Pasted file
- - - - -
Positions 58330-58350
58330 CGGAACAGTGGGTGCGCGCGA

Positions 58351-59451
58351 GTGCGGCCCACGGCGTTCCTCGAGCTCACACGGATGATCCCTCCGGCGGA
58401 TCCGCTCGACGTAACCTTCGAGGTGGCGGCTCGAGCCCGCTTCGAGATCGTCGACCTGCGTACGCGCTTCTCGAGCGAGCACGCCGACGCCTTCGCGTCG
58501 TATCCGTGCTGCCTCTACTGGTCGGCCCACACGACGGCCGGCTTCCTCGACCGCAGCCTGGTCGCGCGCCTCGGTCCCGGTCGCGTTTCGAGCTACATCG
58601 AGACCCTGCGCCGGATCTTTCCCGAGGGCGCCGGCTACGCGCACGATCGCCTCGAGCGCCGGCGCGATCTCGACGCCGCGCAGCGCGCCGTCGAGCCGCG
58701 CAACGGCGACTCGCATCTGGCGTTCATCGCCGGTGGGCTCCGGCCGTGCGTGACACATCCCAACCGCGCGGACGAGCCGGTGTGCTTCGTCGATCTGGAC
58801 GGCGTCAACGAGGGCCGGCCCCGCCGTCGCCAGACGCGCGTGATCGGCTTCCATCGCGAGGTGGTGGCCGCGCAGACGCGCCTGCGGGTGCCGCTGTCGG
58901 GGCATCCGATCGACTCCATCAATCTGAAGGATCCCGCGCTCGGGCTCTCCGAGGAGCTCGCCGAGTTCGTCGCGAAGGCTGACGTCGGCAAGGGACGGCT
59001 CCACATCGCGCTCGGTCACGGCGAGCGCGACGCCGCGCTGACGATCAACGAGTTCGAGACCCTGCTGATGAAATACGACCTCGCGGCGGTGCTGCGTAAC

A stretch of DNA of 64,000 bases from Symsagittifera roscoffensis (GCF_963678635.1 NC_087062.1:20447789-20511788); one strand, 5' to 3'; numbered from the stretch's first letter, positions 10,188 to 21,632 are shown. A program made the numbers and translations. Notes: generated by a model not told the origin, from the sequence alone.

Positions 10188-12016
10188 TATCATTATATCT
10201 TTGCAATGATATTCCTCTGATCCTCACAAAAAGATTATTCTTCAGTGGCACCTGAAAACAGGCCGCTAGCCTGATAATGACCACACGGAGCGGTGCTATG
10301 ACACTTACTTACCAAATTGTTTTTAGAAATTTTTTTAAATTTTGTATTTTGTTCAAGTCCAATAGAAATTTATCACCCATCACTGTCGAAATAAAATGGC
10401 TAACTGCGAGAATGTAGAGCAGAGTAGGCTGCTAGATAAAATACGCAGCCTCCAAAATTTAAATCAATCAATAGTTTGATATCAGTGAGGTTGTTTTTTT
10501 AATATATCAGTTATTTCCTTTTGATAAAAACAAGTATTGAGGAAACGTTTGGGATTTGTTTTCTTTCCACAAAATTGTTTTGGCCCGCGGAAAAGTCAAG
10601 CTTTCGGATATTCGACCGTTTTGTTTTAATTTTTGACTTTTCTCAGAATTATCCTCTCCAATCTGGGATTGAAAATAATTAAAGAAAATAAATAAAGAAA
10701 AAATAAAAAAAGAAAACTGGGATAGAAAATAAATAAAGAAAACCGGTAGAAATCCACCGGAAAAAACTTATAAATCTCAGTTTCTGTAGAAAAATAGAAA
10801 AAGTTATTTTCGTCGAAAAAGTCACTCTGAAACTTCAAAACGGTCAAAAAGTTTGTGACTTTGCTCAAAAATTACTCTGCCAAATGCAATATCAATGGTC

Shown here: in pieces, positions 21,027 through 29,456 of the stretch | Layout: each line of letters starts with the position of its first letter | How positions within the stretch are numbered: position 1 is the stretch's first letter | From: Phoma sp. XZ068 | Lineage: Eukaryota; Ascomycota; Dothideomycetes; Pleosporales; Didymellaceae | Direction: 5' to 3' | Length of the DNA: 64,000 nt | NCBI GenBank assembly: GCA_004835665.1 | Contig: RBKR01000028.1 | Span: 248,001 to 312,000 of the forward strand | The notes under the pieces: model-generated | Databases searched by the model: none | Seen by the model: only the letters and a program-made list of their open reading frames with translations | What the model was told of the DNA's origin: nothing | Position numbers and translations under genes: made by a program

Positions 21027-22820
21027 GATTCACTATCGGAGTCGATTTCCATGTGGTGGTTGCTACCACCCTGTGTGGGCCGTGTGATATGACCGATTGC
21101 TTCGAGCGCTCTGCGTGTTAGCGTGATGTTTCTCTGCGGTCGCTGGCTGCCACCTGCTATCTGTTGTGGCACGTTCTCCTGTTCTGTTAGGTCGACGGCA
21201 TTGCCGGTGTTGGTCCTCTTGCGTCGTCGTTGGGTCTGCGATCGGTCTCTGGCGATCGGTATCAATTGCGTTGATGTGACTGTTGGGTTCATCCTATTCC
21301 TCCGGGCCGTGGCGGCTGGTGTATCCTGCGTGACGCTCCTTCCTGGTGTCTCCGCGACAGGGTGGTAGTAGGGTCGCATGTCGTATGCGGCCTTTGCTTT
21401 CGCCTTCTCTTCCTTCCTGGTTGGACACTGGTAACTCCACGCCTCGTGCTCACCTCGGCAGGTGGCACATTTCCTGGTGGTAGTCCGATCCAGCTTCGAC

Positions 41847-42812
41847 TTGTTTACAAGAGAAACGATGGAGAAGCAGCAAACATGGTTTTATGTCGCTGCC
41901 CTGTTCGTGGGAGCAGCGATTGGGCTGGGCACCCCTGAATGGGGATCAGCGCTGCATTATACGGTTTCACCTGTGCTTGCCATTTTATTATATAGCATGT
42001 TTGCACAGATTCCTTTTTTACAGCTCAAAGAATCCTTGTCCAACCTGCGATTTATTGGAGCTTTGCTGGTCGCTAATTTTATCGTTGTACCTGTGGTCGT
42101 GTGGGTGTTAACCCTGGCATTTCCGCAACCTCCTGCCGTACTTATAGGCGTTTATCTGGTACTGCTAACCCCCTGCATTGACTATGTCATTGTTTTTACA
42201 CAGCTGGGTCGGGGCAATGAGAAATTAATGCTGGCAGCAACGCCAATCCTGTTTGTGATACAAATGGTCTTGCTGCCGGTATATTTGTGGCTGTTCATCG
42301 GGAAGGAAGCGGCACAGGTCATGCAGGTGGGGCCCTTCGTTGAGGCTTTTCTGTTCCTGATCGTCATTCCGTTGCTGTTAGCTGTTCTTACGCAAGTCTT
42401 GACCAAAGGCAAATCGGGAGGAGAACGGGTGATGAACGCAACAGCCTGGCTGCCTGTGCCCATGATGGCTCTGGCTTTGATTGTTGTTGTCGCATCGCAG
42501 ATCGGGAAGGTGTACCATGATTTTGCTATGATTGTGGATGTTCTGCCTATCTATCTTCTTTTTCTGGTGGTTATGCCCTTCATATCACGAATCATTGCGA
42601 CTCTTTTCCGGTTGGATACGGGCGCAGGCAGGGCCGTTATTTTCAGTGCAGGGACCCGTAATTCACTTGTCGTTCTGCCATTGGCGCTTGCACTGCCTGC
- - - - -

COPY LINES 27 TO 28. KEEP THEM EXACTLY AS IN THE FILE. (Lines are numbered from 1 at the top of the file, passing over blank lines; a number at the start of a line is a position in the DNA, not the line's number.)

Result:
21301 TCCGGGCCGTGGCGGCTGGTGTATCCTGCGTGACGCTCCTTCCTGGTGTCTCCGCGACAGGGTGGTAGTAGGGTCGCATGTCGTATGCGGCCTTTGCTTT
21401 CGCCTTCTCTTCCTTCCTGGTTGGACACTGGTAACTCCACGCCTCGTGCTCACCTCGGCAGGTGGCACATTTCCTGGTGGTAGTCCGATCCAGCTTCGAC